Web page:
My father was not a runner, and I don't think he cared one way or another if Meg and I ran or raced. I don't remember feeling pressured to compete, but if he pushed us that day, it wasn't out of parental ego, but out of concern for our character. Bragging on his kids was not my dad's thing. Showing up for a community event, putting forth your best effort, and never quitting was.
Each year, we raced the Fodderstack, running farther and walking less. Improbably, we started accumulating age-group awards—chunky earthen mugs and trophies made by a local potter. Afterwards, we'd lounge on the grass in front of the Washington courthouse, and bask in our five minutes of small-town glory.
We were certainly not the youngest or fastest runners to ever complete a 10K, and it never dawned on us to want to be. We staggered along with a crew of local kids in tube socks and ponytails. Running didn't make us special. It made us normal.
But something started with that first Fodderstack. Back home in New Jersey, Meg was on her way to becoming a six-foot-tall star hurdler. The next year, I would post a 7:11 mile in my first Presidential Physical Fitness test and lead off Lincoln School's 4x100-meter winning relay team at the sixth-grade all-city track meet. By junior high, I started playing tennis and lacrosse. I didn't run all that often anymore, but by showing up every April to slap my sneakers along a manure-streaked country road in Virginia, I never stopped thinking of myself as a runner.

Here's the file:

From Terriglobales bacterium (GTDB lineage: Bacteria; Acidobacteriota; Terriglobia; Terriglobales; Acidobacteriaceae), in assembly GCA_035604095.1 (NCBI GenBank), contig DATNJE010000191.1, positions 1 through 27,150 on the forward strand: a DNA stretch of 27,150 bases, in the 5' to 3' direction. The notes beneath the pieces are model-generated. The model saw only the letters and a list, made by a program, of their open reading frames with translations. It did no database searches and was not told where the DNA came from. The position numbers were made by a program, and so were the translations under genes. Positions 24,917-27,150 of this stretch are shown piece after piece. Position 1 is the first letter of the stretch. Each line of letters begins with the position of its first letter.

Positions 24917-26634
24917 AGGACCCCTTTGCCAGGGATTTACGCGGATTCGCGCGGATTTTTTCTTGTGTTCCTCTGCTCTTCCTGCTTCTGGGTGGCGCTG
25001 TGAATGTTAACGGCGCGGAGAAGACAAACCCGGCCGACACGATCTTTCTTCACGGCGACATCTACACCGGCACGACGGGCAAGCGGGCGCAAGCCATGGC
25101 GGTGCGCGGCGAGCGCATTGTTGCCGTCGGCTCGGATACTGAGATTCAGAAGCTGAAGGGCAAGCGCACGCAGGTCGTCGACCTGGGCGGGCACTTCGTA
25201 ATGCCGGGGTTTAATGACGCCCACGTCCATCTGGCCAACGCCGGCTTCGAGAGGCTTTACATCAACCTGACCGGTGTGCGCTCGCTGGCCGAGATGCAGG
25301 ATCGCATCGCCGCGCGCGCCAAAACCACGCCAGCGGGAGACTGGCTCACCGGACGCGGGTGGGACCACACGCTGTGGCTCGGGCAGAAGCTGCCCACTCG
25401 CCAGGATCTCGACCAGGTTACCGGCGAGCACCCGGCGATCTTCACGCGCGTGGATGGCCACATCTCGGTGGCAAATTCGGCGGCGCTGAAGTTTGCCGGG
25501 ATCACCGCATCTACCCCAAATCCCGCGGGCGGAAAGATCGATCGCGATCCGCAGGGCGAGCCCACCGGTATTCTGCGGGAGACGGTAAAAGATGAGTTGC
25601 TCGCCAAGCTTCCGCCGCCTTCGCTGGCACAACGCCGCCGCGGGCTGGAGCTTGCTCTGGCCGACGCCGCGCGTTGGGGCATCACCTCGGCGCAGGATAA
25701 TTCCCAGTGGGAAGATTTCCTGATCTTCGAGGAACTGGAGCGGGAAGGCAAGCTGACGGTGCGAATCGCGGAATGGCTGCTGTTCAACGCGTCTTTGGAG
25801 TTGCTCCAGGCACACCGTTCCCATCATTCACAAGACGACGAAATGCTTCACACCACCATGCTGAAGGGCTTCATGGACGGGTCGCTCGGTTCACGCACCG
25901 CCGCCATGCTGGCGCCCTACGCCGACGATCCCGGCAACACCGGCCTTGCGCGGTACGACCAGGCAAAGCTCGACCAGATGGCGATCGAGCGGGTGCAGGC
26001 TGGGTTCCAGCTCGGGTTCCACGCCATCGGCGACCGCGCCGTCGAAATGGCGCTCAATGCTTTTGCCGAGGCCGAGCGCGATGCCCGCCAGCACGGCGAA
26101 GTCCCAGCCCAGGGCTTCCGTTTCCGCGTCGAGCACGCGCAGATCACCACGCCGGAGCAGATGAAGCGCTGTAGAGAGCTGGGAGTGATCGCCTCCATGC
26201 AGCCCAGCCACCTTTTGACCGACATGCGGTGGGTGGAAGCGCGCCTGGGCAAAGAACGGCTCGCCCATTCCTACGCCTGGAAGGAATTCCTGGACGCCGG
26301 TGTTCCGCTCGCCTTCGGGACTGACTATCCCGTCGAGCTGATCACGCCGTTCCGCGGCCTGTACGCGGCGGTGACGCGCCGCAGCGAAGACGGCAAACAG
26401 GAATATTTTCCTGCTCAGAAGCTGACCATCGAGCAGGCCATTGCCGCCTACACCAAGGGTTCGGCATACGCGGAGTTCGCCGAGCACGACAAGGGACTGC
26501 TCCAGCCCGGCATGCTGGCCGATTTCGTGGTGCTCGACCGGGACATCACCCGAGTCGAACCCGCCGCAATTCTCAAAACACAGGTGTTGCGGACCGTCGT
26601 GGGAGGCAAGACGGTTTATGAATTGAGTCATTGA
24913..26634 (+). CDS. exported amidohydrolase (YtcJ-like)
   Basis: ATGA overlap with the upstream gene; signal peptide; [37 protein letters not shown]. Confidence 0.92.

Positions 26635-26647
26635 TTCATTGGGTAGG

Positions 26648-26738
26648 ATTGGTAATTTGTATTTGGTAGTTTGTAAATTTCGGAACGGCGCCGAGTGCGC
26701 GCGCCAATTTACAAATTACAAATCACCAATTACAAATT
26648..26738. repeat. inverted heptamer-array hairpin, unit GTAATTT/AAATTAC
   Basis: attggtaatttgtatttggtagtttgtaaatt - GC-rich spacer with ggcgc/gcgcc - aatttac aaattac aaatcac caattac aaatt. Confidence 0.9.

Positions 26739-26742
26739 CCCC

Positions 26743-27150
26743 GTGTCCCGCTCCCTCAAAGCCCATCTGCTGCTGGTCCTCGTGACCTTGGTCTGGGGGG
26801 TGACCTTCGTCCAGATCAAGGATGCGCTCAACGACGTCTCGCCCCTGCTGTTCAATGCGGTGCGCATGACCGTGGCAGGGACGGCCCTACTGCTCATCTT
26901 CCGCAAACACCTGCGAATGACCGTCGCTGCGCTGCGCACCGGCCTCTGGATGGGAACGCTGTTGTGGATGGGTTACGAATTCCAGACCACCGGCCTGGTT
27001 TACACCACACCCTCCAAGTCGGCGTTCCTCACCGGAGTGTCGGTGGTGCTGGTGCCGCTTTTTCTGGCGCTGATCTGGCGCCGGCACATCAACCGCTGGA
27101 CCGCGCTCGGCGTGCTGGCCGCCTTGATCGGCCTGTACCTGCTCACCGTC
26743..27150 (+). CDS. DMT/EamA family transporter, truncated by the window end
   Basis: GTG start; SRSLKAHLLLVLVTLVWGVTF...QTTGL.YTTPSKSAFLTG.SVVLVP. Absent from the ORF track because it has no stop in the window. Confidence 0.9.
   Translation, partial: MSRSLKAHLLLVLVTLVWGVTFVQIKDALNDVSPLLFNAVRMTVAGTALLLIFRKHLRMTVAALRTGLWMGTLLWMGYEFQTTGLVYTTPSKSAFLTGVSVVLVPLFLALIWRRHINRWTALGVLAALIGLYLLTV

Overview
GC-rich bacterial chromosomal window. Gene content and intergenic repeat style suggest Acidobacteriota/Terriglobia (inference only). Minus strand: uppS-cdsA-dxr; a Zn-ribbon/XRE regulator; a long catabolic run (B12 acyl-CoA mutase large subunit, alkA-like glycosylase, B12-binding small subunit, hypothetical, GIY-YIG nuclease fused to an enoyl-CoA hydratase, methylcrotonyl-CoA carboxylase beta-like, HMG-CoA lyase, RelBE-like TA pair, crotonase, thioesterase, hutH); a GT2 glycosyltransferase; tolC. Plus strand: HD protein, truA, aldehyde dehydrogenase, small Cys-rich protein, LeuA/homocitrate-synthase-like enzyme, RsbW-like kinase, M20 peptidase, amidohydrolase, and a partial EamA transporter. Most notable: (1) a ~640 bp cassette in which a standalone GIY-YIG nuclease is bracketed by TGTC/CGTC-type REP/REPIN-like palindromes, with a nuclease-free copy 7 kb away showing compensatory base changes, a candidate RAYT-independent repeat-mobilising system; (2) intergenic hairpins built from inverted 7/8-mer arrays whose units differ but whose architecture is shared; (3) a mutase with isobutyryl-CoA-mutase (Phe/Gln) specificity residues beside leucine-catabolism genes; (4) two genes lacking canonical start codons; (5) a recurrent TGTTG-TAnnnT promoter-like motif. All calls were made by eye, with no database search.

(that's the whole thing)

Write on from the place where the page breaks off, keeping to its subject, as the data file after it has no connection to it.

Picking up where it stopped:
Last year, Meg and I met up again at the Fodderstack. It had been decades since we'd run it together. Our father died two years earlier, and we'd come back to the farm to help my stepmother sort through his photographs. Meg was training for a half marathon, her first race since graduating from high school. I'd found running again in my early twenties, on the trails of Santa Fe, and ran for a million reasons, but mostly as a way to go deep and wild into nature and into my own mind and body.
On that balmy April morning, our father wasn't there to watch, but we pinned a picture of his grinning face to our race numbers and carried him with us the whole way to the finish. He would always be our audience.
Kids now live in a different world of instantaneous, viral fame. The news of a six-year-old running 13 miles travels far, fast, and wide. It's only natural for those of us who don't know Keelan to wonder who she's really running for, and why—to please her parents or prove herself? To raise money for a cause or to set a single-age world record or to simply feel her legs spin beneath her?
Who can know, really? Whether you're six or ten, 28 or 41, your reasons for running change every day. They're as complicated as running for a father who lives in another state and life, with a camera slung around his neck, who reinvents reality just by pointing his lens. And they're as simple as loving the feeling of feet flying along a farm road on a warm spring day when the whole world is fresh and green and alive.
Keelan has said she wants to run her first marathon at ten, but her parents aren't giving her the green light just yet. Even if she never competes again, I hope she always remembers becoming a runner—becoming someone who decided to try something big, and then, step by step, did it.